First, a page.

In determining the extent of plaintiff's interest in the realty, the court must consider the factors outlined in Painter and other cases and not arbitrarily divide the property evenly. Wadlow v. Wadlow, 200 N.J. Super. 372, 377 (App.Div.1985); Gibbons v. Gibbons 174 N.J. Super. 107, 114 (App.Div.1980), rev'd on other grounds 86 N.J. 515 (1981). In this case the parties acquired the property specifically for family purposes and used it as such for some 14 years. Both made substantial contributions thereto during that time. The court feels that the property here should be equally divided. The value as of the filing of the complaint has been stipulated at $41,000, and the mortgage balance at $6,290, leaving a net equity of $34,710. There was testimony that although defendant's two children are now grown and emancipated, her daughter has just given birth to a child and has returned to defendant. Therefore, the court will give defendant the option to buy plaintiff's interest of $17,355 plus or minus any adjustment as are hereinafter set forth, to be exercised by defendant, giving plaintiff written notice thereof on or before November 1, 1985. In the event such option is not so exercised, it shall lapse and unless the parties agree otherwise, the property shall be promptly listed

[207 NJSuper Page 77]

and sold with the net proceeds divided equally, plus or minus the adjustments noted above. If the option is exercised, then settlement thereon shall take place on or before December 31, 1985.

Concerning the parties' vehicles, the parties own a 1978 Mack cab truck and a 1982 Chevrolet, which are subject to equitable distribution. Both parties submitted appraisals on the truck with plaintiff's appraisal setting the value as of the filing of the complaint at $11,500 and defendant's appraisal setting a value of $13,000. The court accepts the $13,000 valuation and since there are no encumbrances, that amount is subject to equitable distribution. I find that plaintiff has maintained and repaired this asset with relatively little assistance from defendant and therefore the court orders that plaintiff retain this asset and awards a credit to defendant of 30% of said value or $3,900. No appraisals were furnished for the 1982 Chevrolet, therefore the court will award that vehicle to defendant without any credit to plaintiff.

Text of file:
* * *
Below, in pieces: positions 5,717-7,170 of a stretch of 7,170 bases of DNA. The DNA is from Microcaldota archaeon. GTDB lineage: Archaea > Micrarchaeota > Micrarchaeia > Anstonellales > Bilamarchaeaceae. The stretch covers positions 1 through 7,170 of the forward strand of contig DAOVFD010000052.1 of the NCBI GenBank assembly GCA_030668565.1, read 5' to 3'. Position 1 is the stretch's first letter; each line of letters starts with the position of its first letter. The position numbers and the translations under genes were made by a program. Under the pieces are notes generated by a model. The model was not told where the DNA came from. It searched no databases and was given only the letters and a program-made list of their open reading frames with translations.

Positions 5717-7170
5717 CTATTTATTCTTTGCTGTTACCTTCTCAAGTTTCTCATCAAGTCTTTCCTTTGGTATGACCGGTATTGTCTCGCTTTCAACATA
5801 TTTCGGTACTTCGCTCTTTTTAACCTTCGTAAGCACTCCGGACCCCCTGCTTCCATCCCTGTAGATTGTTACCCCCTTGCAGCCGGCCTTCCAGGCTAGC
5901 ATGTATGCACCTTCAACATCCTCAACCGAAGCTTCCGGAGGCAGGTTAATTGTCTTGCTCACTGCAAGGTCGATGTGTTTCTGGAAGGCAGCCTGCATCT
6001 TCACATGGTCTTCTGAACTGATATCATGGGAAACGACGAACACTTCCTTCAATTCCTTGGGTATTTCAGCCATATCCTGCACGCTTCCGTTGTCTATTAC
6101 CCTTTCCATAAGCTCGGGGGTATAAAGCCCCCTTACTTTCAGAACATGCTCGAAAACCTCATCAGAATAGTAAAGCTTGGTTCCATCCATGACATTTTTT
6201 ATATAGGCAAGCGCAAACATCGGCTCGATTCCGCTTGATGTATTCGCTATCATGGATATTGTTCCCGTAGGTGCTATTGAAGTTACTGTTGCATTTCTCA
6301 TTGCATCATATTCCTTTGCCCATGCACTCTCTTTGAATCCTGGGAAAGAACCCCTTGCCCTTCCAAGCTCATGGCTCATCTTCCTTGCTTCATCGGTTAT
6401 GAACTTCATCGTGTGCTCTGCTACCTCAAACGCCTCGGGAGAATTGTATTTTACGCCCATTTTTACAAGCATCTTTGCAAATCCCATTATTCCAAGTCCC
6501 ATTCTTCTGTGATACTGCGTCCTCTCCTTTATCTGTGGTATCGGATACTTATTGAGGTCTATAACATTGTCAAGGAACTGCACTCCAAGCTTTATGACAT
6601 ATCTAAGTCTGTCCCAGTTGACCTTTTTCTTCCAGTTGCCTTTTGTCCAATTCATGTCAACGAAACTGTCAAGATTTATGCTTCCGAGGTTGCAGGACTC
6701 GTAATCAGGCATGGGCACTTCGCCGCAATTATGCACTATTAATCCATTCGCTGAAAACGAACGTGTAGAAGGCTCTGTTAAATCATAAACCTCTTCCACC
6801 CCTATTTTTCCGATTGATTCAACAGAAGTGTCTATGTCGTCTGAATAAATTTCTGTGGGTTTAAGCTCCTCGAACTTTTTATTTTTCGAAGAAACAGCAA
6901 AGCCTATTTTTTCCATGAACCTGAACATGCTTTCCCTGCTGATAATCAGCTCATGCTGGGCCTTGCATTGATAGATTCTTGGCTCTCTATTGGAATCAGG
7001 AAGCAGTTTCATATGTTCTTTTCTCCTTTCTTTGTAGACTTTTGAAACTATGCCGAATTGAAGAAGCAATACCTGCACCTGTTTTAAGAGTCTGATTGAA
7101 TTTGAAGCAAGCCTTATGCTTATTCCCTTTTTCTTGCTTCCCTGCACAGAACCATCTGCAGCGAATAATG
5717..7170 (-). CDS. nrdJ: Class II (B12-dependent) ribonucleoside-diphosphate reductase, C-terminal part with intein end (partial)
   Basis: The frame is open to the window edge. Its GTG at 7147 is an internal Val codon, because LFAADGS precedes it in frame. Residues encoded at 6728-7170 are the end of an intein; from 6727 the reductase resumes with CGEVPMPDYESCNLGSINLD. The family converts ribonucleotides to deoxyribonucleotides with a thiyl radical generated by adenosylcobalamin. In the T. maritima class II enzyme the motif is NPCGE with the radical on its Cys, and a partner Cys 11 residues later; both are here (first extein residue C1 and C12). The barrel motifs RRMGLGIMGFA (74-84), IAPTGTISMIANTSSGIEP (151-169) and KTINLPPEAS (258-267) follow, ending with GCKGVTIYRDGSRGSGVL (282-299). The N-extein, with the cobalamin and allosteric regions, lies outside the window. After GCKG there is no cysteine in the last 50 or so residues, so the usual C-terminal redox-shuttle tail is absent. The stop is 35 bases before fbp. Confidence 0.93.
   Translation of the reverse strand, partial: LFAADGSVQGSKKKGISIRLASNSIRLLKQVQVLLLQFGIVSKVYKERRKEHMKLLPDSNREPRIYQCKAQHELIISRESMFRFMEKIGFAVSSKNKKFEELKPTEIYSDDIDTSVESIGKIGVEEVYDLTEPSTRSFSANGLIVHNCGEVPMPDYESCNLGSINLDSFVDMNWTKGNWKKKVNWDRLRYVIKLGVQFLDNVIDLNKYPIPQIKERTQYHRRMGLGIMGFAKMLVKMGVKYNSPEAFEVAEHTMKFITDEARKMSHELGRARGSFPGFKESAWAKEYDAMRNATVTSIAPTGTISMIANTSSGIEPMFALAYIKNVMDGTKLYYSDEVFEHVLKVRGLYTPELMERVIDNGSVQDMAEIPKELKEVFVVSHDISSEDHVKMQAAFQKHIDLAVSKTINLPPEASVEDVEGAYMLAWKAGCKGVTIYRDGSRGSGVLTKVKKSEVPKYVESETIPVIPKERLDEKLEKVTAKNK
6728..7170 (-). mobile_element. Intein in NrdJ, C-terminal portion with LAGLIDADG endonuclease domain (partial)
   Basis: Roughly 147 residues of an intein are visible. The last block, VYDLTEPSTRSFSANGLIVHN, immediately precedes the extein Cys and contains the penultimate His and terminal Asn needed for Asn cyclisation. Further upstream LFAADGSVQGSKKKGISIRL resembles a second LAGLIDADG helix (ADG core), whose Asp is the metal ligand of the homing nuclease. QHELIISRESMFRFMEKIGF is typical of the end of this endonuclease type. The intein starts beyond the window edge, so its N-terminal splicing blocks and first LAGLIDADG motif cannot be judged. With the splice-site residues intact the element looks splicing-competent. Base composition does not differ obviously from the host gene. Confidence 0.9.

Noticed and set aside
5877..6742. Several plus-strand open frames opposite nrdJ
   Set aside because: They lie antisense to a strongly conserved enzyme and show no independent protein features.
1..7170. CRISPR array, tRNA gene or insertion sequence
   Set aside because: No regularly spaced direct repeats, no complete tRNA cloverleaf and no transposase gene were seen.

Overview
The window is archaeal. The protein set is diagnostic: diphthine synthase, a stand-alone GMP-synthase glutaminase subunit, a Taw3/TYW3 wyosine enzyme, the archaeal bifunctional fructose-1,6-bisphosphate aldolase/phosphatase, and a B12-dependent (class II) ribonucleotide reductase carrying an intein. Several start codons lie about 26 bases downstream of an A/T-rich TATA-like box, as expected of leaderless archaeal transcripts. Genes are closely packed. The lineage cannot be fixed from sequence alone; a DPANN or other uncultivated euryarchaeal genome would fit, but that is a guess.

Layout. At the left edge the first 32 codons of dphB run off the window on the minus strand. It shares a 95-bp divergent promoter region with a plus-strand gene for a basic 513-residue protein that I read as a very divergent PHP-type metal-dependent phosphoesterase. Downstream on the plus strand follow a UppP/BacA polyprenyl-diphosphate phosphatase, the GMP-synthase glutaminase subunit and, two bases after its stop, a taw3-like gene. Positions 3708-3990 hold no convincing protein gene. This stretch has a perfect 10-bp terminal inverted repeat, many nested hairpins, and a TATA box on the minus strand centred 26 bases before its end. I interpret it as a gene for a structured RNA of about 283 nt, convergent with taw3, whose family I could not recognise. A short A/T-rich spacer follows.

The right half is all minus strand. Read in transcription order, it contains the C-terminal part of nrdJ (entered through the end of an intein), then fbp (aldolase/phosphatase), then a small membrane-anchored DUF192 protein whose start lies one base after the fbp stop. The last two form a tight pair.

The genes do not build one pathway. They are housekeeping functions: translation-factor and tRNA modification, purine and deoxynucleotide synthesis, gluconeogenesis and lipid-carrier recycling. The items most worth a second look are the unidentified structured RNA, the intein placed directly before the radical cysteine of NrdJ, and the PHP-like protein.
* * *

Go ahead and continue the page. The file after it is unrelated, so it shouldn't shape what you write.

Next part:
There is a certificate of deposit at the Heritage Bank dated June 1984 in the amount of $10,640.78, payable in June 1987. The interest of 11% is paid monthly. Again, the court finds that both parties contributed to the purchase of this certificate and orders that it and the interest be divided equally, whenever it is cashed in.

Most of the furniture had been acquired by defendant before their cohabitation, except the bedroom set, kitchen set, TV and stereo. In the event that the parties cannot agree on the division of the latter items, the court orders them sold and the proceeds equally divided.

The next issue concerns possible alimony for defendant. Plaintiff is 46 years old, a high school graduate, and has enjoyed relatively good health. He has been in the trucking business for most of his adult life and has always earned a relatively good salary. His 1984 tax return shows taxable

[207 NJSuper Page 78]

income, after business deductions, of approximately $24,000. For the first six months of 1985 his gross income figures are slightly less than the comparable figures for 1984.

As noted before, defendant was able to obtain a college degree and her teaching certificate during the period of cohabitation prior to the marriage and she has been working in the teaching field. Her 1984 tax return shows an approximate taxable income of $17,800. She is now 43 years old and in relatively good health.

The court feels, after considering all the facts and considerations of this case, that some rehabilitative alimony should be paid and the court orders plaintiff to pay to defendant the sum of $200 a month for a period of three years.

Plaintiff's counsel is directed to submit a judgment consistent with this opinion.